In a series of interviews, Prince Harry spoke of his satisfaction at being on active duty. In particular, he cited his ability to play computer games as an advantage in the fighting that he had undertaken; fighting that included, he implied, killing the enemy. “I’m one of those people who loves playing PlayStation and Xbox, so with my thumbs [on the trigger] I like to think that I’m probably quite useful.” He then continued to say that, if the Taliban were a threat to him or his comrades, he’d have no hesitation in taking them, “out of the game”. Whilst the initial media response to the interview focussed on the Prince’s admission that he had killed people, later questions concerned his method, and the fact that he had likened the experience to a computer game. The Prince’s reference, though, was hardly novel; the British Army themselves have endorsed the kind of connection that Harry made. In 2009, they introduced a recruiting campaign called, “Start Thinking Soldier”, which involved playing through a set of virtual missions to see whether one had the ‘right stuff’. This followed a similar approach in the US, where the military introduced a recruitment tool, ‘America’s Army’, which required comparable actions from its users.
What is notable about all of these examples is how they create immersive worlds. Modern combat computer games, such as those for the PlayStation, as well as Start Thinking Soldier and America’s Army, attempt to make the experience of playing as realistic as possible. Through the screen, a close-up perspective of the action is given, in which the viewer is invisible. As the geographer, Derek Gregory, says, “video games do not stage violence as passive spectacle; they are profoundly immersive, drawing players in to their virtual worlds”. And Apaches helicopters, such as Prince Harry’s, recreate just such an experience, with a zoomed video display of the target and controls akin to a games console. Prince Harry’s comparison of war with computer games, then, might be read less as a suggestion that Western soldiers are becoming increasingly divorced from war (although this may be true, too), and more as evidence that the experience of computer games is being replicated by militaries to facilitate easier and simpler killing.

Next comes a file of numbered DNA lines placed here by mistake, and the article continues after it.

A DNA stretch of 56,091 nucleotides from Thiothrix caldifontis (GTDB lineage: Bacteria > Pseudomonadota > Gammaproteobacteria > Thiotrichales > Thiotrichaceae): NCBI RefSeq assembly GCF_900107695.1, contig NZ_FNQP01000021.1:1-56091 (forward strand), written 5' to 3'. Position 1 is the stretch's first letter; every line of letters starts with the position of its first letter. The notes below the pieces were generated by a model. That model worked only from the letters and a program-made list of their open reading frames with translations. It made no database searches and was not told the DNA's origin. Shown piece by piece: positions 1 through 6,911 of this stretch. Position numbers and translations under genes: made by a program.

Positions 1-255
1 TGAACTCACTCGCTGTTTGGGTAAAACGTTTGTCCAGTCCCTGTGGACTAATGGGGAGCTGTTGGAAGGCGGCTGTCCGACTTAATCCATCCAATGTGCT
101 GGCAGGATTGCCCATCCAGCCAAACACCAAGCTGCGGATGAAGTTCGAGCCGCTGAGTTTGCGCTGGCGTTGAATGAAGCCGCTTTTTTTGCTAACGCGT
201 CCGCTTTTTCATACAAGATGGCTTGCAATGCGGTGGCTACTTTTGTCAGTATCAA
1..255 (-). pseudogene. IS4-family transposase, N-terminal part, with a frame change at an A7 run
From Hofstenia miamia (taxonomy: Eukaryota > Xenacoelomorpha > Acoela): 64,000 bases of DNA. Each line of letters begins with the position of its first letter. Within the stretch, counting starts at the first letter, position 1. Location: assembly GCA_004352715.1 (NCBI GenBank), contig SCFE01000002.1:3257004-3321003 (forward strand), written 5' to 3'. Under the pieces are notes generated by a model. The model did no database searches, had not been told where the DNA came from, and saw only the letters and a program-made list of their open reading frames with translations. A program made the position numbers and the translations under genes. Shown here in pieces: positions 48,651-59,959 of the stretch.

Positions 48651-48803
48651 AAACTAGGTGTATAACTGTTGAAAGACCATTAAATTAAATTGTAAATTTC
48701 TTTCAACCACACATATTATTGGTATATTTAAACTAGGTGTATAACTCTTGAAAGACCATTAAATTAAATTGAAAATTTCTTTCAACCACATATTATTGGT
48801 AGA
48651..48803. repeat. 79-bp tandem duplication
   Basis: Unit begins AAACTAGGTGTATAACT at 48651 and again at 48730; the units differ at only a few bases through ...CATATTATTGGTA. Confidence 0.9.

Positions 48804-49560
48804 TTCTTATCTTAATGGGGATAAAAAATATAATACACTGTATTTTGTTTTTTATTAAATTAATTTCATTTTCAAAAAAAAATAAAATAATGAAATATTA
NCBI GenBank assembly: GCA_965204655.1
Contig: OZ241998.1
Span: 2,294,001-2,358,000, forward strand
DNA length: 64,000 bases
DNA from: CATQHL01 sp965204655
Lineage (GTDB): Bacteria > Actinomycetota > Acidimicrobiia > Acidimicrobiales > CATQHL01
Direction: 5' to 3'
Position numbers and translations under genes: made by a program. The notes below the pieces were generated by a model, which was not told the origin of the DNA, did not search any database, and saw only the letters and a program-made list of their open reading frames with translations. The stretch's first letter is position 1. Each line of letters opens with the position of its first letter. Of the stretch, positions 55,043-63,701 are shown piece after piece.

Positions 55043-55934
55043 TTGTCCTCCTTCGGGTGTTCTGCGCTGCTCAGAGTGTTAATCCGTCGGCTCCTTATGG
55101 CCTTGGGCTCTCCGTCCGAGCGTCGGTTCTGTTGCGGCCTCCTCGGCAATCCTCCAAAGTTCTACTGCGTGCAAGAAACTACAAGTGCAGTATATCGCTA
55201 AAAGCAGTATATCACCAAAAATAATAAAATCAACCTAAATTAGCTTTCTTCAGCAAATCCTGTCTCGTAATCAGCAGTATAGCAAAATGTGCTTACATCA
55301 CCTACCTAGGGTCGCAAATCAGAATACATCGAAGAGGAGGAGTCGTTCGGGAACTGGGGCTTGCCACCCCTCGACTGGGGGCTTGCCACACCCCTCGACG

Already, the interface between computer games and the military is an important research agenda in geopolitics (see, for example, Marcus Power, Mark Salter, and Ian Shaw). And the signs are that virtual space, on a variety of different terrains and at a variety of different scales, promises to be a rich research field in the future. Were Prince Harry’s comments a slip of the tongue, a poor metaphor, or a reflection of the fact that, for many Western militaries (especially in the age of the drone), the remote, the virtual, and the playful are an accurate way to describe the experience of war? And, if Western nations are increasingly seeing virtual space as a volatile and potentially dangerous space that requires control, might this experience only become more common in the future?
Philip Kirby is a final year PhD student at Royal Holloway, University of London, funded by the ESRC. Read more of GPS: Geopolitics and Security – Critical Perspectives From Royal Holloway.